ANNA MARIA ISLAND -- Beachgoers may have noticed an influx of new building in the past few weeks, totaling 116 new structures as of Wednesday, thanks to some unconventional local developers.
According to statistics from the Anna Maria Island Turtle Watch, Manatee beaches are now home to 116 new sea turtle nests this season alone, an unprecedented amount for the area throughout its recorded history. Usually by now in the season, there are about 50 nests.
Last summer, there were a total of 145 nests, and nesting is expected to continue through at least mid-July.
"You know, we really haven't heard anything," said Will Scott, a 35-year-old Manatee resident and avid beachgoer. "You just come out to the beach one day, there they are."
Suzi Fox, turtle watch director and longtime wild
life conservationist, believes the spike in nesting turtles may simply have resulted from human conservation efforts.
"We believe we may be seeing the return of all the juvenile turtles who benefitted from the adoption of TEDs (Turtle Excluding Devices) in the nets of fishermen around 20 years ago," Fox said.
The other theory proposed by Fox is that their "head start" programs are starting to see some returns. These programs, which ran from 1987 through 1990, involved gathering baby turtles as they hatched and relocating them to conservation facilities where they were kept and raised for the first year of their lives before being returned to the sea.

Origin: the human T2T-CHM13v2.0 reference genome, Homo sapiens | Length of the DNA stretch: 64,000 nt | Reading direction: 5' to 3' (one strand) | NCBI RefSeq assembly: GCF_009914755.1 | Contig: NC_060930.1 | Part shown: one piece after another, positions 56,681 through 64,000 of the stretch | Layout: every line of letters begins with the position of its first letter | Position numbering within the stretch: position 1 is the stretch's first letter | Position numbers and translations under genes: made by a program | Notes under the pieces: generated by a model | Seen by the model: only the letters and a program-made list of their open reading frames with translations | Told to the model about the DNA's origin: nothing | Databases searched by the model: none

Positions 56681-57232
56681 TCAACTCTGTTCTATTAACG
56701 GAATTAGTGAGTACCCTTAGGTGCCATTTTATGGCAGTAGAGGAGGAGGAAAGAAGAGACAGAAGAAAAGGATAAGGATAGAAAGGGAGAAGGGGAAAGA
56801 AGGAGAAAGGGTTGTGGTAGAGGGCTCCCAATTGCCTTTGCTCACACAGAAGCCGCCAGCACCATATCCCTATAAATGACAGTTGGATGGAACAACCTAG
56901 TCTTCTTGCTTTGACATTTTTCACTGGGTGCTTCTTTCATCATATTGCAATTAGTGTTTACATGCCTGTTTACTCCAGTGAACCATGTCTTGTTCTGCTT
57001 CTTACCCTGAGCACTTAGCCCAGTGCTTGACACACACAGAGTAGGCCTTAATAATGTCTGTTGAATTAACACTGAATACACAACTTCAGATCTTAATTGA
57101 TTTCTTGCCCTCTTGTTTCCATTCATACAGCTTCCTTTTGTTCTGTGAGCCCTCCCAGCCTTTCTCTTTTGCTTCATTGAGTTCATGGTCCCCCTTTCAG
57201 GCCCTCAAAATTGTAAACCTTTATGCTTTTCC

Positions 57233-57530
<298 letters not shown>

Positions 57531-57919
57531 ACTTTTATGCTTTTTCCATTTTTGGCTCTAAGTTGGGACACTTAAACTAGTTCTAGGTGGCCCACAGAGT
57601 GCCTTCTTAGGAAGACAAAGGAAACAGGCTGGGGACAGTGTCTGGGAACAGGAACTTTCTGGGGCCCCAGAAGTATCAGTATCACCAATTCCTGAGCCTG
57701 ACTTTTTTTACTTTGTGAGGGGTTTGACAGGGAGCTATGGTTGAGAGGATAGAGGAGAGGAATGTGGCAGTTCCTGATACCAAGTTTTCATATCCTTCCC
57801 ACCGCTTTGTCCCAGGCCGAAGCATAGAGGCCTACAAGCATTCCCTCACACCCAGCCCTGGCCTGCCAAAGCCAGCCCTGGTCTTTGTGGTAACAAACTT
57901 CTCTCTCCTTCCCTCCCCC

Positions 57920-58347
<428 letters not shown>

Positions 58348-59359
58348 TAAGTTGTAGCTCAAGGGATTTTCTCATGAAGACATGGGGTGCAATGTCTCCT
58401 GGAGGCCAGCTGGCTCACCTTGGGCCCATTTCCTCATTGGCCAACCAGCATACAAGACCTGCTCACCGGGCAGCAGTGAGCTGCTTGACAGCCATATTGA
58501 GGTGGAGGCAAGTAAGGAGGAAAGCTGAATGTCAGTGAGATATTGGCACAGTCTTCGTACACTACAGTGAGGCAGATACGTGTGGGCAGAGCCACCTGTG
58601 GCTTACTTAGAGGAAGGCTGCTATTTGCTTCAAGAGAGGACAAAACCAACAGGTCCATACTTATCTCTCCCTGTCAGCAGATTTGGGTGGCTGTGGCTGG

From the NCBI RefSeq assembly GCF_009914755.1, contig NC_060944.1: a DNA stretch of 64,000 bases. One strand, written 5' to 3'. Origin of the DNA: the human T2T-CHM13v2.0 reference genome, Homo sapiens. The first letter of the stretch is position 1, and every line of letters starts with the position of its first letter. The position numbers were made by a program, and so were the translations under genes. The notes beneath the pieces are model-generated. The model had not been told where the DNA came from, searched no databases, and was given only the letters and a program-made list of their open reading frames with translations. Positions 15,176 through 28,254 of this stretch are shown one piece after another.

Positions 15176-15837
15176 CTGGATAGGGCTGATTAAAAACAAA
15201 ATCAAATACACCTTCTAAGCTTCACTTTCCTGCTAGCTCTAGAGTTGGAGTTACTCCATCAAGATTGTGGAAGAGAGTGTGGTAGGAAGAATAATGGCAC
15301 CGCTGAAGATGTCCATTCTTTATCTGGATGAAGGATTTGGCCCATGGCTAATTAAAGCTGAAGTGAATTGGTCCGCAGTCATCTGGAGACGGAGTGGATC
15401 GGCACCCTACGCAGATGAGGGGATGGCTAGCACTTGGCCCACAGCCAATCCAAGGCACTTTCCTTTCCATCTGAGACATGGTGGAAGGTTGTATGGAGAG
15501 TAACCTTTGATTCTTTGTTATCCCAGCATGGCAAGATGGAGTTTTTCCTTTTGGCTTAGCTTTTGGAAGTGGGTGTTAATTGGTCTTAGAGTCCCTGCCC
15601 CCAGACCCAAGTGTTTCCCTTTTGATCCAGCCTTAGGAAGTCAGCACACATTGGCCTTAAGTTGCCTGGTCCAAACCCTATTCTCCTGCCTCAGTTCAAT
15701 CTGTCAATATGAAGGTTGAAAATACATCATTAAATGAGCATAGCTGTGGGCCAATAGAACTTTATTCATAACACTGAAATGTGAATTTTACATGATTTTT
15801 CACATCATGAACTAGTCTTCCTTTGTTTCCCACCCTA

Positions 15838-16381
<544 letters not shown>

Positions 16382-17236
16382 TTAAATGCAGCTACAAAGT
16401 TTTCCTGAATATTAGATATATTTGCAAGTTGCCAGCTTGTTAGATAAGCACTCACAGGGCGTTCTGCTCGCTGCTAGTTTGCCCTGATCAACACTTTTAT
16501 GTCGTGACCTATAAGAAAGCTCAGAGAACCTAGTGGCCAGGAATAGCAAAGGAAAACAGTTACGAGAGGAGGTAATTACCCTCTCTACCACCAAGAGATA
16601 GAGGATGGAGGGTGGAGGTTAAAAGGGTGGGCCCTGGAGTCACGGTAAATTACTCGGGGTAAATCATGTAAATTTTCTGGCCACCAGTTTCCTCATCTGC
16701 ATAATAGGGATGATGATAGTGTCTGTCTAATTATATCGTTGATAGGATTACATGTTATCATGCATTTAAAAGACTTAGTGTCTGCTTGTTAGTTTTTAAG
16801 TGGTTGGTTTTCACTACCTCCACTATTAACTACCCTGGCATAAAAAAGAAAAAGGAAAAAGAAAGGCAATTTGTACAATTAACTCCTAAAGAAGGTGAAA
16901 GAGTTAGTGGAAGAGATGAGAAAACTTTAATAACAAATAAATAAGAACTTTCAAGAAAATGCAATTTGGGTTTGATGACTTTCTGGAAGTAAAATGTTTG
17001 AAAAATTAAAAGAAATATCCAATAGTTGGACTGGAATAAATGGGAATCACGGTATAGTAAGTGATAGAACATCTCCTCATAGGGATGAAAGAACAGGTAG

Considering it takes a loggerhead turtle about 30 years to reach maturity, it's not too far-fetched to believe that this may very well be a timely manifestation of the benefits of human involvement in sea turtle conservation.
Fox went on to explain that the predominant species of sea turtle nesting on Anna Maria was the loggerhead turtle, which is currently listed as an endangered species by the International Union for Conservation of Nature and Natural Resources. Other native species include both green and Kemp's Ridley sea turtles, all of which are prone to nesting along Anna Maria Island beaches.
Fox urged local residents to educate themselves on how they can help protect the turtle populations.
Most importantly, Fox said beachgoers need to make sure to remove all their chairs, tents and similar daytime fixtures from the beach at night.
Turtles coming on shore to nest will often turn around and return to the sea without nesting if they run into obstructions such as these.
Aside from keeping beaches clear, Fox said beach residents should make sure they are not confusing young turtle hatchlings by having bright lights on at night that are visible from nesting sites, or by using "turtle-friendly" lighting, such as LED bulbs.
For more information on local sea turtles and how you can get involved, visit www.islandturtlewatch.com.
If you should happen to run across an unmarked turtle nest, call the turtle watch at 941-778-6324.